- If you hold ETH on major centralized exchanges, you would also likely qualify for any major fork. However, there is less certainty here as well. If we look at past forks like the fork that produced ETC and the Fork that produced BCH, we can see that some centralized exchanges credited these right away and others credited them far down the line. In cases of other forks, some exchanges have not credited forks at all.
- One thing to keep in mind is that if someone(s) forks ETH, they may pick a block number other than the block(s) at which the Merge occurred as the block at which you qualify for the fork. They could also have other qualifications. like having traded on a specific L2. There are no specific rules for what developers will require. So keep in mind trading into ETH and then out quickly before and after the Merge might not be enough on its own.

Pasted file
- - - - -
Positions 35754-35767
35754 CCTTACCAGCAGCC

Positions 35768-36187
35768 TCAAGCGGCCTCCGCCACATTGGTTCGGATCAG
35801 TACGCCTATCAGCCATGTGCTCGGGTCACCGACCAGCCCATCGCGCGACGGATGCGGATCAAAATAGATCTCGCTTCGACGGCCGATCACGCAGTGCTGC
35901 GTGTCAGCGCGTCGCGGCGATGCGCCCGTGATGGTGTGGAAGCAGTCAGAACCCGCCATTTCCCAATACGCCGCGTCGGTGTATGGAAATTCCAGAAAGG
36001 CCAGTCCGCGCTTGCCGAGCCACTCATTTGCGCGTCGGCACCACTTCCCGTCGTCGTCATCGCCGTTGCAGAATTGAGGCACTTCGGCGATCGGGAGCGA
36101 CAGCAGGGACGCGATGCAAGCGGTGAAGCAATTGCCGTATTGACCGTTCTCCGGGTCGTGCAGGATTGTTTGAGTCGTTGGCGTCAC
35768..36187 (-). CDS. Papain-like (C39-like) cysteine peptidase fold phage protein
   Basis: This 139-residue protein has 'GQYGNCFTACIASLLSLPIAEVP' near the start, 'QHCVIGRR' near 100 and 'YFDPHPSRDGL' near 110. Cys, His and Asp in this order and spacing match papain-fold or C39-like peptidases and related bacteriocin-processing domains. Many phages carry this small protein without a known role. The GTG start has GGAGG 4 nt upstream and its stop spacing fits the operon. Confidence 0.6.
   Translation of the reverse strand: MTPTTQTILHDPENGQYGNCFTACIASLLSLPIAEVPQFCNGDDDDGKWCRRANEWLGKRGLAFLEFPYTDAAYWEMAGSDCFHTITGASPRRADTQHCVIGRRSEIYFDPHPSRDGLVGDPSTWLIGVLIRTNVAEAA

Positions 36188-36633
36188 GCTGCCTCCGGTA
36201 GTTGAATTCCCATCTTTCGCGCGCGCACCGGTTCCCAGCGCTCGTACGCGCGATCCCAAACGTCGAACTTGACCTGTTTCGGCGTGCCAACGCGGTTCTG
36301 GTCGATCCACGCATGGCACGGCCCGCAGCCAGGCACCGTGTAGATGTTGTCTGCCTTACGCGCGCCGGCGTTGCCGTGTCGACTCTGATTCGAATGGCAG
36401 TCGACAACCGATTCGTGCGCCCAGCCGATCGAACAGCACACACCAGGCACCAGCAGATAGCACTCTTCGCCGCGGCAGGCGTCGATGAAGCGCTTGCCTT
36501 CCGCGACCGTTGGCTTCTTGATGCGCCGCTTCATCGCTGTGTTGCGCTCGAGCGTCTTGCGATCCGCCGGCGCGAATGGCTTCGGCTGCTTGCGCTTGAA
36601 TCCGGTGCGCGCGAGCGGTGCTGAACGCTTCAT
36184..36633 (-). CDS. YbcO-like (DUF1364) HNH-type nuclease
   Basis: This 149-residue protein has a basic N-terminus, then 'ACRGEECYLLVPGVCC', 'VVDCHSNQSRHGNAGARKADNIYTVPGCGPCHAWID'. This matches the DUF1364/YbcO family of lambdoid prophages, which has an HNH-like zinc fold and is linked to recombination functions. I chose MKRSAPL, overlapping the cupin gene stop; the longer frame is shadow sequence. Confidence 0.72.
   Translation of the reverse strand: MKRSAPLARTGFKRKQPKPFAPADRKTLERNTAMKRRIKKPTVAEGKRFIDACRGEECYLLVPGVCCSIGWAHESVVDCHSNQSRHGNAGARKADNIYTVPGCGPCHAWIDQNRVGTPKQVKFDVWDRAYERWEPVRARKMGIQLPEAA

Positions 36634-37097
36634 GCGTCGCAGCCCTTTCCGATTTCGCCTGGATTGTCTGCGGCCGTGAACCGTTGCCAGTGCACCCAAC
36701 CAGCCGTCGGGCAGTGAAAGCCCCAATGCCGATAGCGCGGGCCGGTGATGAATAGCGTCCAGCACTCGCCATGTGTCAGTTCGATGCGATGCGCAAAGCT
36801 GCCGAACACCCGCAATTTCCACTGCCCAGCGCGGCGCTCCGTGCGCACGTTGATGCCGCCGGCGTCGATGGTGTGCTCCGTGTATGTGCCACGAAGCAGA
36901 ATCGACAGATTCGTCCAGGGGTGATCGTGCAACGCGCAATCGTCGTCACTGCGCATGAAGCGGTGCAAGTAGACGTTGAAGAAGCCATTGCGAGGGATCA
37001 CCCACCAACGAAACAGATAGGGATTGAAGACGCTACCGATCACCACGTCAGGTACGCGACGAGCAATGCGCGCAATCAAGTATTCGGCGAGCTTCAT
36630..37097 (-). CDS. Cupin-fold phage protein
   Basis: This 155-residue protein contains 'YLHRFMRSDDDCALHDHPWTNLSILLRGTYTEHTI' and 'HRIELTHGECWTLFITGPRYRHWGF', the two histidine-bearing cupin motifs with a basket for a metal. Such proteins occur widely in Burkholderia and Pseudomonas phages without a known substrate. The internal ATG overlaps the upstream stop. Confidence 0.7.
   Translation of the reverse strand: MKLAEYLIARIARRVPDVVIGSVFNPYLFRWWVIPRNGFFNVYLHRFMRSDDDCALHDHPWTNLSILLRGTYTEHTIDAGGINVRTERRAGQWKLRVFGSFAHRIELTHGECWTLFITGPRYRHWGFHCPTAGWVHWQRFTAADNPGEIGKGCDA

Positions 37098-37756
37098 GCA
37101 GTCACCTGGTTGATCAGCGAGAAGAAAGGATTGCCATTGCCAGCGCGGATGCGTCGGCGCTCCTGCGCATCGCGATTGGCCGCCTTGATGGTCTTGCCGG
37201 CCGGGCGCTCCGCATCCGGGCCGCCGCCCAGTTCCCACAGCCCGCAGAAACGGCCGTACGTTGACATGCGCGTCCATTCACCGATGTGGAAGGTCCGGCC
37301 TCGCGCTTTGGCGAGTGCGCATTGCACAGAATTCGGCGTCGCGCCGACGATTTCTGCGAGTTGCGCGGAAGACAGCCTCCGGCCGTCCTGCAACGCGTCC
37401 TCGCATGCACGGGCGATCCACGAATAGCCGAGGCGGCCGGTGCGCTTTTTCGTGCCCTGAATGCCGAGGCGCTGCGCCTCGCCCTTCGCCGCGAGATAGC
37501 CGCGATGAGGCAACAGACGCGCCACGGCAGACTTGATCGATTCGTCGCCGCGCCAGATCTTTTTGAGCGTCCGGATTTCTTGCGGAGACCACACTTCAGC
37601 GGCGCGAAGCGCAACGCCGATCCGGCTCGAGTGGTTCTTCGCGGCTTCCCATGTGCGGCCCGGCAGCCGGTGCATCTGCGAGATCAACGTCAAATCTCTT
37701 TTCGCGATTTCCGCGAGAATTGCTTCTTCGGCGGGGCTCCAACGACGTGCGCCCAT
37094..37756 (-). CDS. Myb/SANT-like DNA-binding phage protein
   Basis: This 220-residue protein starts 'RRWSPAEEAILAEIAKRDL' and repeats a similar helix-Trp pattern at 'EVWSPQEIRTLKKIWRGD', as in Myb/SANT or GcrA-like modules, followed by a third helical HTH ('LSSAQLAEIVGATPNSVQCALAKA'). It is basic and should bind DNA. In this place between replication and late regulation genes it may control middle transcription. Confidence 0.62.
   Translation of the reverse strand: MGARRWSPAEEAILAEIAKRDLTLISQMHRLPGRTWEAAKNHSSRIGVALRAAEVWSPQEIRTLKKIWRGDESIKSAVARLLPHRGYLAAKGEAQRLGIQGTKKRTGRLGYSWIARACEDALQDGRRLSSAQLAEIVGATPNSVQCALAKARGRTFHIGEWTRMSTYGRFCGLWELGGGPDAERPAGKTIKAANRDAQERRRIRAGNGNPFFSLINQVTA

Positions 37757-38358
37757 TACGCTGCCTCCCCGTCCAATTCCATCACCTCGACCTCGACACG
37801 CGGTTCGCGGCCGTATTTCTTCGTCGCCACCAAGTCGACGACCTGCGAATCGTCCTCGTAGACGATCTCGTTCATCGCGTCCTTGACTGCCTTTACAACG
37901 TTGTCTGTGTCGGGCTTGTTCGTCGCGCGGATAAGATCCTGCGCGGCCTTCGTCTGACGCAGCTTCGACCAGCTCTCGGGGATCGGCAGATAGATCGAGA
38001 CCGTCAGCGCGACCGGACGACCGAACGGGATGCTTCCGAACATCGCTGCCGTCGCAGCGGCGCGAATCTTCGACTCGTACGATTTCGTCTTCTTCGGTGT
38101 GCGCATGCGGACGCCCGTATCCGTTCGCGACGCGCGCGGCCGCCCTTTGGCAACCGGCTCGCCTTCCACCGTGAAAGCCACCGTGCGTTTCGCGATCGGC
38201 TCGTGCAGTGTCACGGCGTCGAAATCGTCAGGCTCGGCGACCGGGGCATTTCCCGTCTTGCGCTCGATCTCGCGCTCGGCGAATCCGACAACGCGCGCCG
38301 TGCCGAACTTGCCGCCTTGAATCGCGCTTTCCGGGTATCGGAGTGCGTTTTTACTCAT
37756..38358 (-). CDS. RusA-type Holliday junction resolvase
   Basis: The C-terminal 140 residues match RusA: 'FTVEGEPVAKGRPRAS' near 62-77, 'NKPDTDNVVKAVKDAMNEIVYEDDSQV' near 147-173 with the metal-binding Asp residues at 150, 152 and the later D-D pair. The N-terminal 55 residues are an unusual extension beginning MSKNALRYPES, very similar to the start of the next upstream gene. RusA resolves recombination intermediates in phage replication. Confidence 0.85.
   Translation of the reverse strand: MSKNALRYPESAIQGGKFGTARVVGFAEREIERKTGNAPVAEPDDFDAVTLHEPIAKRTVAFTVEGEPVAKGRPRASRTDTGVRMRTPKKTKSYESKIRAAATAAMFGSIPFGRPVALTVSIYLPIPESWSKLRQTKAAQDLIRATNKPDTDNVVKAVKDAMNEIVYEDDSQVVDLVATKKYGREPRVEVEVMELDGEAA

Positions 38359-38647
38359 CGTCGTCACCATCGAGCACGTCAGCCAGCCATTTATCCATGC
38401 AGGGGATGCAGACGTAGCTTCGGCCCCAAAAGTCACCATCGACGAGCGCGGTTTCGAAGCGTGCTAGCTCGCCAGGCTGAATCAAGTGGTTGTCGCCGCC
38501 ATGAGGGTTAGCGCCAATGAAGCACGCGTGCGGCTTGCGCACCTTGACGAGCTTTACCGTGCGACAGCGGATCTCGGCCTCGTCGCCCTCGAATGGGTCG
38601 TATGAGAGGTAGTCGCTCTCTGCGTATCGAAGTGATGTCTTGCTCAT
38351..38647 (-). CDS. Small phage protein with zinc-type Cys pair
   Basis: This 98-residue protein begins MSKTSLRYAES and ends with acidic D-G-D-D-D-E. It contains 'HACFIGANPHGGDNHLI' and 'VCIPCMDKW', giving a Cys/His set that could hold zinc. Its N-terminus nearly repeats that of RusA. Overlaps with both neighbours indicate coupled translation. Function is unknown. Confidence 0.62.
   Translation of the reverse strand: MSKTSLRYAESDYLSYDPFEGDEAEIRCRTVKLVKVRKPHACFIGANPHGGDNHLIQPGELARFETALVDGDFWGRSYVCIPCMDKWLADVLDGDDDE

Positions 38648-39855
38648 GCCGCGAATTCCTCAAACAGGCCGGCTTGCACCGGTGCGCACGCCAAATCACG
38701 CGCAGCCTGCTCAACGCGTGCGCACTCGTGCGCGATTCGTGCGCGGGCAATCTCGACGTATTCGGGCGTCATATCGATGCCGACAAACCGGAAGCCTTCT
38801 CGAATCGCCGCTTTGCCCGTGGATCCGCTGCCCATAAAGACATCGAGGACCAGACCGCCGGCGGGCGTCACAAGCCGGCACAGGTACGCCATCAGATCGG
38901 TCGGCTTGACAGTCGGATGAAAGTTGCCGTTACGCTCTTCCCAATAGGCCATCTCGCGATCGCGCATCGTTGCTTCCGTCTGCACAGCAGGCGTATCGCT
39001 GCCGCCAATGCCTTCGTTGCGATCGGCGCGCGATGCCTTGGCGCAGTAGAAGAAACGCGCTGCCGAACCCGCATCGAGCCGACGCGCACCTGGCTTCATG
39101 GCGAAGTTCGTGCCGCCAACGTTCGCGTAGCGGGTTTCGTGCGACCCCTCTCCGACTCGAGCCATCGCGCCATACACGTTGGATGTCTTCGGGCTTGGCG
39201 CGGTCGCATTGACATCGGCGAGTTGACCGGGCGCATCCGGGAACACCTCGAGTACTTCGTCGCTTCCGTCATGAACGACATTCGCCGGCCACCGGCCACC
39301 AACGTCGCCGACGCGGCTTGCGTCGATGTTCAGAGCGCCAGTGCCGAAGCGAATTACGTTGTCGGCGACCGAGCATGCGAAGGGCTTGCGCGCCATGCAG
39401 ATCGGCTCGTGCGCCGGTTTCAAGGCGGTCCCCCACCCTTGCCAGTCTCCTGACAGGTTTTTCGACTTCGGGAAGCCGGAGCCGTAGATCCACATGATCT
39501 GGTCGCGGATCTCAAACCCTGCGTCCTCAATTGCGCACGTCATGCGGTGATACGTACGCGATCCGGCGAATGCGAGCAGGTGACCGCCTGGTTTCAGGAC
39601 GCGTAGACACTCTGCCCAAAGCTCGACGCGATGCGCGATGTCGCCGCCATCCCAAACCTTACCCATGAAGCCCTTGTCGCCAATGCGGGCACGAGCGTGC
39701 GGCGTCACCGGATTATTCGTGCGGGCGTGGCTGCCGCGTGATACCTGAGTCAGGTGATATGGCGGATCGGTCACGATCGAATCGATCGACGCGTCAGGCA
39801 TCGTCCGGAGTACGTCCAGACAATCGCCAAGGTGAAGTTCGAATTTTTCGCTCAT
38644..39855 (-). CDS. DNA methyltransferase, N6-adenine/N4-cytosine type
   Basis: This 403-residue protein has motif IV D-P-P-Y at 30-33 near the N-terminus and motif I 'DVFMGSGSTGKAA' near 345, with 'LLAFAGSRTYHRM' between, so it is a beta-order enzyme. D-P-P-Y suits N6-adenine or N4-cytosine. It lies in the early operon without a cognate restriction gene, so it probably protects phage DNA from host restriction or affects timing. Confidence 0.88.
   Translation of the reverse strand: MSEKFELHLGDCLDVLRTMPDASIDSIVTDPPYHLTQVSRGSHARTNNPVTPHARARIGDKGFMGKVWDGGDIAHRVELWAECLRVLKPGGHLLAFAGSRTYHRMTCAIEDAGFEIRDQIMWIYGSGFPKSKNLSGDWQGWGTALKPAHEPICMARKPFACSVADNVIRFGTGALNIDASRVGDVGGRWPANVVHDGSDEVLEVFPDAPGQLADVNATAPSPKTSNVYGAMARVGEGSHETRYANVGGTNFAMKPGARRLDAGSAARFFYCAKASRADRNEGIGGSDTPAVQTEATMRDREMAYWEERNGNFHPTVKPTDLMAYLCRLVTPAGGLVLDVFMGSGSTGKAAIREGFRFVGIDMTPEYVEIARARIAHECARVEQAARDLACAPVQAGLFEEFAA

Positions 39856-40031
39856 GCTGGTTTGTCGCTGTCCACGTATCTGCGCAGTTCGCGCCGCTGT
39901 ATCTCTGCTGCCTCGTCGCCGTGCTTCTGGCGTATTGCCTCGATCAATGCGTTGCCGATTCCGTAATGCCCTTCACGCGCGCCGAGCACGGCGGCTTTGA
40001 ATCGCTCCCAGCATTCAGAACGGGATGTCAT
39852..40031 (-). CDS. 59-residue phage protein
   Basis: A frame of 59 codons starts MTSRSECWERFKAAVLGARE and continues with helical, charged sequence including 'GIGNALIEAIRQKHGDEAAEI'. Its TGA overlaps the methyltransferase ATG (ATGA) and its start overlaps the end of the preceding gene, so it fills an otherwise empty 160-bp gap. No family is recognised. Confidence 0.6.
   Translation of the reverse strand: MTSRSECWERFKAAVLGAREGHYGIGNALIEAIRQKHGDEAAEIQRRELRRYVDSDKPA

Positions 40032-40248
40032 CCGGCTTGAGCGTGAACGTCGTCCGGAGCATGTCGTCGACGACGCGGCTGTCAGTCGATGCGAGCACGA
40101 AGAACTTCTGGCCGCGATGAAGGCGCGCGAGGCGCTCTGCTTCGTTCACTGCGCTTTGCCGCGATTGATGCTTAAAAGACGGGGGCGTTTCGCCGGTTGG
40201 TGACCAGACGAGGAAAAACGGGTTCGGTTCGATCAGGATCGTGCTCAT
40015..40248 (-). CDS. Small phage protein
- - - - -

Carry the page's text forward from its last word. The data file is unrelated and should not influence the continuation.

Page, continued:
- Lastly, it is important to note that the Merge may not result in any other tradable assets and instead you’ll just end up with upgraded ETH. If this is the case it mostly doesn’t matter where you hold ETH or what form it is in. You’ll have ETH and continue to be able to trade it after the fork.
That is the gist of what to expect based on my experience in crypto since 2015. Make sure to take a deep breath, confirm any information above, and take the steps that you think are best for you.
TIP: You can borrow stables and buy ETH to have more ETH, potentially getting more forked assets. But watch out for liquidations. There is certain to be lots of volatility during the Merge. Keep in mind only this style of borrowing, like is offered on AAVE or MakerDAO will have this impact. If you borrow say on FTX, you’ll owe the lender back their forked ETH.
TIP: Be careful sending and trading ETH right around the time of the Merge. If something goes wrong, you don’t want to be stuck in a transaction on the block where the Merge occurs. Many centralized exchanges will shut down trading during this time, but main-net will continue to operate, so use best practices.